hand which appeared to
be coated in blood."
Prosecutors say they
made the plea deal
because a major witness
- the victim's brother
- was in Mexico and
unavailable to testify.
Prosecutors also said that
Lopez faces deportation
to Mexico after he serves
his sentence.




676-3467


In the March edition
of the Lake Wales News
publication, Main Street
Magazine, the hours of


operation for Seaside Sis- 5 p.m. 7 p.m. and also
ters is incorrect. Seaside Tuesday &Wednesday, 10
Sisters is actually open a.m. 2 p.m. We apologize
Monday and Thursday for the error.


Moose Riders to raise


funds for LWHS


Lake Wales Moose
Riders is gearing up for
this weekend at the Lake
Wales Moose Lodge, 3601
State Road 60 East to
raise funds for Lake Wales
High School Orchestra.
A steak dinner will start
the events on Friday
night, with entertainment
brought by the Orchestra.
Saturday is filled with
events breakfast, a Poker
Run, car/bike wash, din-


WOJCIK
FROM PAGE 6
ment to their complaint
to the elections commis-
sion to add John Paul
Rogers and the "anony-
mous" author (the three
should look around, that
author might be closer
than they think!) so that
all the election violations
can be dealt with regard-
less of who it is. Just let
me know.


ner, auction, cash draw- Riders want to thank the
ings,' and even a garage community of Lake Wales
sale. The weekend will for their support. Contact
wrap up with breakfast (863) 632-0073 for more
on Sunday morning. The information.


WINNIE MCDUFFIE GRINER
It 's been two years
since you went
to be with the Lord.
fYou have finished the race.
WGVe all love and miss you.
July 28,1925-March 11,2009
Your moving sons, Tim & 'Rick Brother
SBob andSisters, Illa, Vivian & Myrtle

A 4
Perhaps you sent a lovely card, or sat quietly in a chair.
Perhaps you sent a funeral spray, if so we saw it there.
Perhaps you spoke the kindest words, as any friend could say.
Perhaps you were not there at all. Just thought of us that day.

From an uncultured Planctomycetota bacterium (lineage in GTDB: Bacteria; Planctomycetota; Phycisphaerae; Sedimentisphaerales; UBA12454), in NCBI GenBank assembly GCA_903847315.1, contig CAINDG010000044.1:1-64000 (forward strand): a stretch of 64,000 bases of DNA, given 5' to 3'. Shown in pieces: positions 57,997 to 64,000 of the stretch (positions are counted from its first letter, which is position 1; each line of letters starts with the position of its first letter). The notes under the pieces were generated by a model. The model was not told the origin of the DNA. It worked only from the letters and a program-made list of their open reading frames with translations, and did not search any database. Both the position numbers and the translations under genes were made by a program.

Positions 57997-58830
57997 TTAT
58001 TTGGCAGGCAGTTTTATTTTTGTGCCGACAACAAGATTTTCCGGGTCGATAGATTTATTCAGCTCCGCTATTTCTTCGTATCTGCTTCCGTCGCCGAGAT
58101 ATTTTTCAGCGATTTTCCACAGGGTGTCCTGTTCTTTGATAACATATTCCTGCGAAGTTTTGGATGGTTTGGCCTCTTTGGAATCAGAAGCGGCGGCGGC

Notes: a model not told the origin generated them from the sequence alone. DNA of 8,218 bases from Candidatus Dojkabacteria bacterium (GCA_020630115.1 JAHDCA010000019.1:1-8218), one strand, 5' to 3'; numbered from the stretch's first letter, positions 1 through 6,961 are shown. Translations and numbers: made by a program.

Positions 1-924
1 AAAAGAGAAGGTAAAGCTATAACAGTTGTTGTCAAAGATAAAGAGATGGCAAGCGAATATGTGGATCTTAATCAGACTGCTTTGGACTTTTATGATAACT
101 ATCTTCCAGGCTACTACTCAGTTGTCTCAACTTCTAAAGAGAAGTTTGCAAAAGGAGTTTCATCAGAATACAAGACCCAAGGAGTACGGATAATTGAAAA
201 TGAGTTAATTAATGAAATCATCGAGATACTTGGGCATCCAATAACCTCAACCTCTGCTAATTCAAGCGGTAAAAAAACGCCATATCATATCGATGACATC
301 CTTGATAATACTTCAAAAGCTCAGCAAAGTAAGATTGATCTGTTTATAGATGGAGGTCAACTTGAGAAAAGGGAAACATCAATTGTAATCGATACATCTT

Whatever you did to console our hearts,
We thank you so much whatever the part.

From the family of
RHONDA NORTON LEITCH 55
255472


Missing a loved one,

a co-worker or friend?
Place a 2 to 5 inch memorial
(In Memory Of) for $50 or a 5.1 to
10 inch memorial for $100.
Add your loved one's picture for $20.
Receive a free laminated copy.
Additional copies available for $1 each.




HAPPY BIRTHDAY














Sean C. Dunn
6/25/82- 1/31/02
ou never sail I'm leaving, you
ever said, goodbye, you were
one before we knew it and only
0d knows why. A million times Call Vicky at
e've needed you, a million times
we've cried. If love alone could 533-4183 to
eve saved you, you neverwould place your
ave died, In life we loved, you
eary, In death we love you till. memorial.
our hearts you hold a place
at no one else can ever fill. It Deadline for
broke our hearts to lose you, but
ou didn't go alone for part of us Wednesday
ant with you the day God took publication is
noon on Friday;
o the most courageous person noon on Friday;
e now who gave such uncon- for Saturday
tonal love everywhere you
ant and touched so many Ives, publication is
ntll we meet again, We love you noon on
ever and always, Mom, Dad, Wednesday.
T..* Iluvul n_.ia*a u -u,,y Qu **u yu


I
I


Yi
no
go
GI
w
hi
hi
de
In
th